Conducting Safe Business In Car Showrooms Following Coronavirus

Conducting-Safe-Business-In-Car-Showrooms-Following-Coronavirus

As the UK begins to slowly reopen, following nationwide lockdowns as a result of the coronavirus pandemic, new rules for car showrooms have now come into force. Car showrooms across the country are now able to reopen, providing they have certain protective measures put into place to protect both customers and staff.

In order to reopen, car dealerships need to ensure that they display a COVID-19 Secure health and safety certificate. The certificate can be downloaded from the HSE website after the business has performed a thorough risk assessment and fully documented their findings.

Car dealers are required to look through the guidance available at the HSE website, which explains the risks that dealers need to think about and gives tips to ensure that staff and customers are able to maintain social distancing in the showroom

What Is The Guidance?

The HSE guidance for showrooms outlines how the business premises should be cleaned and kept safe, as well as how to manage staff and contractors in order to create the least risk possible. Showrooms must be thoroughly cleaned and sanitised every day, with surfaces wiped down every hour, and touch points and seating in cars cleaned after each customer has been into contact with them. Cars and keys must also be thoroughly disinfected before being handed over to owners.

Customers may be required to test cars alone, and dealers should ensure that trade plates and relevant insurance are in place before this is allowed.

Meanwhile, many showrooms have had perspex barriers fitted to reception desks, and one-way signage put in place to allow customers and staff to remain more than two metres apart when moving through the showroom.

It is suggested that access to dealerships be limited as much as necessary. Showrooms may be operated on an appointment-only basis, and much of the dealership’s business may be operated online rather than in-person.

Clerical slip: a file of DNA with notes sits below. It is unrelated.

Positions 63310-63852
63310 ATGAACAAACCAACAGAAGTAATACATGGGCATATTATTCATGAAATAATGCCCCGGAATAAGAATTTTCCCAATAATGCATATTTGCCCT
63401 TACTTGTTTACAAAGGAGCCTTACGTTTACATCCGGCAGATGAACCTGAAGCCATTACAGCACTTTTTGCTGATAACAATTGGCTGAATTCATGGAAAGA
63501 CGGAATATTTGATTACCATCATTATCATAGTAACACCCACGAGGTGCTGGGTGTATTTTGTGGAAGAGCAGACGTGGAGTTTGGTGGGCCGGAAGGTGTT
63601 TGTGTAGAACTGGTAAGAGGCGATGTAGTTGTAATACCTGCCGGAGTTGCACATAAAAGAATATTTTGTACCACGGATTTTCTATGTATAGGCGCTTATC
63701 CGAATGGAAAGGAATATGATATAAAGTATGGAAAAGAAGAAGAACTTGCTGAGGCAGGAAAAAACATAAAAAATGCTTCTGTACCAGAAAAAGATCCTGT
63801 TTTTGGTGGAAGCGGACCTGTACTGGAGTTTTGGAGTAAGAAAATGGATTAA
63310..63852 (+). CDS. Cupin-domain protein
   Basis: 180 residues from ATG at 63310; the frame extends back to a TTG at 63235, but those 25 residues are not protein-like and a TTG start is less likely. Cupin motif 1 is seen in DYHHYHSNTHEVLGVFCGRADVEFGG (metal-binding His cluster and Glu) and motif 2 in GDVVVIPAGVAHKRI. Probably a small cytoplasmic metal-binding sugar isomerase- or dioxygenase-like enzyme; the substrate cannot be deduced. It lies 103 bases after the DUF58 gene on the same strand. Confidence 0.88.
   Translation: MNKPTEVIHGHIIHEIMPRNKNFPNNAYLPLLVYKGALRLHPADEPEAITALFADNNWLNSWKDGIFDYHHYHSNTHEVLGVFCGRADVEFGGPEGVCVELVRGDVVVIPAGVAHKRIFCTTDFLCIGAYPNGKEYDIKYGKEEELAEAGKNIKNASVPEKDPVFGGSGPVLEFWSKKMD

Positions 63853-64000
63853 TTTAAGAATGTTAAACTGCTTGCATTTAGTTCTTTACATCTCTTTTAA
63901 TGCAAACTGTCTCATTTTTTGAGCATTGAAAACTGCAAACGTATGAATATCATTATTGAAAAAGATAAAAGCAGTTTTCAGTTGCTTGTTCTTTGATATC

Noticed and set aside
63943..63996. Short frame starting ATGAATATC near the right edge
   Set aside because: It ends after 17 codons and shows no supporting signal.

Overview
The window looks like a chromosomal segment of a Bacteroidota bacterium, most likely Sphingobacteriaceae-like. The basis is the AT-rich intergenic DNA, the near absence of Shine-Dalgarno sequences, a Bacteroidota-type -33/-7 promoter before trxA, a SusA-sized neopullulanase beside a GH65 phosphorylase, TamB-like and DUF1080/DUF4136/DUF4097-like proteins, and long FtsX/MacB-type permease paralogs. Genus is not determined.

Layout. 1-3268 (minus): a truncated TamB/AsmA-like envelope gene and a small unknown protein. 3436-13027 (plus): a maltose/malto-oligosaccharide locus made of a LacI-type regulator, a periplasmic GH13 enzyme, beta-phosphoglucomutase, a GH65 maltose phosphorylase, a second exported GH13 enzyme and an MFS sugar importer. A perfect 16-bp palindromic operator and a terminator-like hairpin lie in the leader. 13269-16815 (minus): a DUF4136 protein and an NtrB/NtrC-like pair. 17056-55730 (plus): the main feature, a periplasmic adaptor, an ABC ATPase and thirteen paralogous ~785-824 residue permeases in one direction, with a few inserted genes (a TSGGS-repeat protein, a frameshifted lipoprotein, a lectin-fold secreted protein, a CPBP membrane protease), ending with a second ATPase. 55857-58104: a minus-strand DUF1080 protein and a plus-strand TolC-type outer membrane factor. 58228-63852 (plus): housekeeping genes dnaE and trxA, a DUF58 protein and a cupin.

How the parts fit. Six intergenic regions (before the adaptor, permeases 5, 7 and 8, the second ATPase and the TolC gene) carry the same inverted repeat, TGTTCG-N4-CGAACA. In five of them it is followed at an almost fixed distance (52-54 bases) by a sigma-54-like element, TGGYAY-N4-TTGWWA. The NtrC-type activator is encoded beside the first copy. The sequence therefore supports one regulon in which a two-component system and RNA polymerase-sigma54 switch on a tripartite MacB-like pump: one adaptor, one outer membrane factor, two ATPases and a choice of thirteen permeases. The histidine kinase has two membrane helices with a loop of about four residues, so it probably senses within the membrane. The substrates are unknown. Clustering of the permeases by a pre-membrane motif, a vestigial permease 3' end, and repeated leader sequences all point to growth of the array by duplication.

How Can Car Dealers Prepare?

If your business isn’t yet open and you are looking to ensure a safe and secure environment for customers and staff, that sticks rigidly to guidance and is easy to maintain, there are some steps that you can take before reopening.

Allow Input From Your Entire Organisation

Put together a task force, featuring representation of every department within your dealership, so that you can get in-depth knowledge of the risks and hazards present in each area.

Together with your task force, via a group discussion, you should be able to work on a plan to create a safer working environment within your car showroom. During this discussion you can ask questions like:

  • Who can work from home and how can the business work with them to ensure that as many people as possible are still able to work remotely?
  • What instructions need to be given to employees and customers? How can these rules be enforced?
  • What are the hygiene procedures necessary for each vehicle and area of the showroom?

How To Protect Employees

To reopen your showroom, you will need to have some regulations put in place to protect customer-facing employees. Work with your team to:

  • Assess the risks inherent in working in the showroom
  • Discuss which employees are most at risk
  • Implement procedures to limit employee exposure. This may mean social distancing, extra hygiene measures and eliminating handshakes